The role of gastroesophageal reflux and other factors during progression to esophageal adenocarcinoma.

Publication Type:

Journal Article

Source:

Cancer epidemiology, biomarkers & prevention : a publication of the American Association for Cancer Research, cosponsored by the American Society of Preventive Oncology (2015)

Abstract:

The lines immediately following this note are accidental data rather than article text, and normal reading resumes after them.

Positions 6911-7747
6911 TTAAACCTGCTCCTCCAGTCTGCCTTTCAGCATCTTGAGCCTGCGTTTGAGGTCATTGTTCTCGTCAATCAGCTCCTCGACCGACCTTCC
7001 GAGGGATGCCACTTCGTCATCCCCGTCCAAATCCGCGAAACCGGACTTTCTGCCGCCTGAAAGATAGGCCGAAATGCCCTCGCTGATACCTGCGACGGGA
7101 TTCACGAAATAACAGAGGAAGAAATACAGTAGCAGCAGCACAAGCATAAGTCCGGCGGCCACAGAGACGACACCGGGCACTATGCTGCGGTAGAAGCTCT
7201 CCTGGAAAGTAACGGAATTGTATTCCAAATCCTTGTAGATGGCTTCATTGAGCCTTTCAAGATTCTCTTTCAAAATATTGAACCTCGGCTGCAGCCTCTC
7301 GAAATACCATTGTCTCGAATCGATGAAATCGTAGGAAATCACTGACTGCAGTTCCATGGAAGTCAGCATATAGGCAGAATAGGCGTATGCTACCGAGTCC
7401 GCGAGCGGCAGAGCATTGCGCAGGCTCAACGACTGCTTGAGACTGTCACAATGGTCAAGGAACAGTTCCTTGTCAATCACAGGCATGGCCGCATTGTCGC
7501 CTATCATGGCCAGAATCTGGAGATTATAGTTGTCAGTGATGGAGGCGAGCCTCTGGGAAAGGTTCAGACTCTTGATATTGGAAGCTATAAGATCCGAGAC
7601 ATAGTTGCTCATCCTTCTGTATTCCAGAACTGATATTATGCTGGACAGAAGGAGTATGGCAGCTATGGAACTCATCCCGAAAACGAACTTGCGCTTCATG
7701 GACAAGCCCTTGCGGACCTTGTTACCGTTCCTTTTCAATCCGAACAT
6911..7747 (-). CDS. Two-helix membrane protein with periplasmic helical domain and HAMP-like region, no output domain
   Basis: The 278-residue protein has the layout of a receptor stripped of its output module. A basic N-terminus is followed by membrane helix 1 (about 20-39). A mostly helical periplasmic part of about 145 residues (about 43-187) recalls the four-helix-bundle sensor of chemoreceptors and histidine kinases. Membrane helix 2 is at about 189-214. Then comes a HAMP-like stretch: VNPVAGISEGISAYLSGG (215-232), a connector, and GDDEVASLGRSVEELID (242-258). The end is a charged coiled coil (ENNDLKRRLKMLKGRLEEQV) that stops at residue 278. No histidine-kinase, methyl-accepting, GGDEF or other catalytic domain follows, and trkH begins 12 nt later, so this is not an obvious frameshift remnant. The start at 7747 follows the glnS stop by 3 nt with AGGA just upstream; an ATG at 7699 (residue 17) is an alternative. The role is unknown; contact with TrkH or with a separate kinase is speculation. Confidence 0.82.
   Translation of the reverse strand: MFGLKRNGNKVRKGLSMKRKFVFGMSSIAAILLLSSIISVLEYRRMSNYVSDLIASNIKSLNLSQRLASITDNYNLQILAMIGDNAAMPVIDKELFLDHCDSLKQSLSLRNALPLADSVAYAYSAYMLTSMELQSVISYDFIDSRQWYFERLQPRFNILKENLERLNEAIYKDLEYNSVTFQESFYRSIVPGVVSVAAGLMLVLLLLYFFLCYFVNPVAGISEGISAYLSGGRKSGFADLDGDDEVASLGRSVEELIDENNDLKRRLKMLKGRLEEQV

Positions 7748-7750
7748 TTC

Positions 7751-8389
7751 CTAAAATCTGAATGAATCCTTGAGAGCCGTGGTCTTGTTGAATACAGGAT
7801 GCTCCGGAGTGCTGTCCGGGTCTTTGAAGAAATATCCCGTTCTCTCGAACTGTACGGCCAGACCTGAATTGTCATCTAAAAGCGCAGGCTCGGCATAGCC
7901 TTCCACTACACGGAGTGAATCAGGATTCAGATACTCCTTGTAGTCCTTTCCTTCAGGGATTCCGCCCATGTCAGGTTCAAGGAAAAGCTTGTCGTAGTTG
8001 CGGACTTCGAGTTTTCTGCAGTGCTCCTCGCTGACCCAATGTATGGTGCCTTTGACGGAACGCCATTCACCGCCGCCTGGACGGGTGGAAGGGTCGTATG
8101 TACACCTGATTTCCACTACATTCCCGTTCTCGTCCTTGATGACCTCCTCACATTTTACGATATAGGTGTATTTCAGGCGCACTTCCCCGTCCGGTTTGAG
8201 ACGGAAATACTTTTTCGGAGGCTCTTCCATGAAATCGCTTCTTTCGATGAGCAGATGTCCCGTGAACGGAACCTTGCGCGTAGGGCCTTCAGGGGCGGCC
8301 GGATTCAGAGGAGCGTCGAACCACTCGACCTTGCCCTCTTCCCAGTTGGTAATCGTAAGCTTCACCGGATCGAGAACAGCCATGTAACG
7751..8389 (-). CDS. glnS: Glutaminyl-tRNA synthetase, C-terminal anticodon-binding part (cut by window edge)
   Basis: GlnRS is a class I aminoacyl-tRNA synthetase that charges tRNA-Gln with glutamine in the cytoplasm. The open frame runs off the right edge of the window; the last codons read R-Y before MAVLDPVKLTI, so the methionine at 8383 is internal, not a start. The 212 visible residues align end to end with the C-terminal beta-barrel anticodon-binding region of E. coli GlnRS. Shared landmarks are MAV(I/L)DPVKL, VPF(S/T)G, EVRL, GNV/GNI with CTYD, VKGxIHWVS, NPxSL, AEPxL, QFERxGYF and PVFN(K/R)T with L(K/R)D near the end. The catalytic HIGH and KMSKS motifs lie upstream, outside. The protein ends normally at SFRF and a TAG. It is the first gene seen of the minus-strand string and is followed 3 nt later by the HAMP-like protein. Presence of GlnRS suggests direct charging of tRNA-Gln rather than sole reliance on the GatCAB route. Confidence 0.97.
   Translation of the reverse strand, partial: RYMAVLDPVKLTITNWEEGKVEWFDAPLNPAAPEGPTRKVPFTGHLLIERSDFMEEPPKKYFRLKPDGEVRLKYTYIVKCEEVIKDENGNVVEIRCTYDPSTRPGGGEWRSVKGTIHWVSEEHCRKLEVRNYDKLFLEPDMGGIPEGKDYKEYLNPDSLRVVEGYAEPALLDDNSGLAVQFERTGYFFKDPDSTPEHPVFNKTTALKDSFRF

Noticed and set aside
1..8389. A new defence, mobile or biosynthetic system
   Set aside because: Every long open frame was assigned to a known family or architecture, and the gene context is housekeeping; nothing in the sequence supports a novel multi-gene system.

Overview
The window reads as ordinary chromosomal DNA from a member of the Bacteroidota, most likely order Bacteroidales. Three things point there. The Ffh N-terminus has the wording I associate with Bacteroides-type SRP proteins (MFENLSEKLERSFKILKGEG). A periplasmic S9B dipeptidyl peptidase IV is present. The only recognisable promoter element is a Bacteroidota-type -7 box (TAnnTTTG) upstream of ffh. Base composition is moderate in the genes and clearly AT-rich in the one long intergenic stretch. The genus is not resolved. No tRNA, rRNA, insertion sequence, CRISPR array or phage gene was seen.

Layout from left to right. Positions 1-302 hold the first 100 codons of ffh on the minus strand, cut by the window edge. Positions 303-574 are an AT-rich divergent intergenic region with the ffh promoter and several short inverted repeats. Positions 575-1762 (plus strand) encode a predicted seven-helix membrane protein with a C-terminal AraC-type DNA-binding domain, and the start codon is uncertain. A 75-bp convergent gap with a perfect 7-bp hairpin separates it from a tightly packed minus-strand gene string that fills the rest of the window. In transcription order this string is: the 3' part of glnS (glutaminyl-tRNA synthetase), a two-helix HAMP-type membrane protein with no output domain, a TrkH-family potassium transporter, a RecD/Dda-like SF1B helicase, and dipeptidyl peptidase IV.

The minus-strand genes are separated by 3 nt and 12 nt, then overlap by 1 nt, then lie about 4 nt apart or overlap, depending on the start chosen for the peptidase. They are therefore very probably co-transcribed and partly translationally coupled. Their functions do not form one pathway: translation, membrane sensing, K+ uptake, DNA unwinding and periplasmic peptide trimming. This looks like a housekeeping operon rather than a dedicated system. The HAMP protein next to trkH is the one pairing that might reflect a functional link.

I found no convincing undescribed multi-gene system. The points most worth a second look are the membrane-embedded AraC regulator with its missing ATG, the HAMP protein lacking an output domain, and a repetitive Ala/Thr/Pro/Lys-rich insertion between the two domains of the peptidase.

US esophageal adenocarcinoma (EAC) incidence increased over five-fold between 1975 and 2009. Symptomatic gastroesophageal reflux disease (sGERD) elevates the risk for EAC. However, a simple calculation suggests that changes in sGERD prevalence can explain at most ~16% of this trend. Importantly, a mechanistic understanding of the influence of sGERD and other factors (OF) on EAC is lacking. Thus a multiscale model was developed to estimate temporal trends for sGERD and OF, and their mechanistic role during carcinogenesis. Model calibration was to Surveillance, Epidemiology, and End Results (SEER) incidence and age-dependent sGERD data using maximum likelihood and Markov chain Monte Carlo (MCMC) methods. Results suggest that 77.8% [95% Credibility Interval (CI) = 64.9 - 85.6%] of the male incidence trend is attributable to OF, 13.4% [95% CI = 11.4 - 17.3%] to sGERD, and 8.8% [95% CI = 4.2 - 13.7%] to sGERD-OF interactions. Among women, 32.6% [95% CI = 27.0 - 39.9%] of the trend is attributable to OF, 13.6% [95% CI = 12.5 - 15.9%] to sGERD, and 47.4% [95% CI = 30.7 - 64.6%] to interactions. The predicted trends were compared with historical trends for obesity, smoking, and proton pump inhibitor use. Interestingly, predicted OF cohort trends correlated most highly with median body mass index (BMI) at age 50, (r = 0.988 for men; r = 0.998 for women.) sGERD and OF mechanistically increase premalignant cell promotion, which increases EAC risk exponentially. Thus surveillance should target individuals with both long-duration sGERD and OF exposures.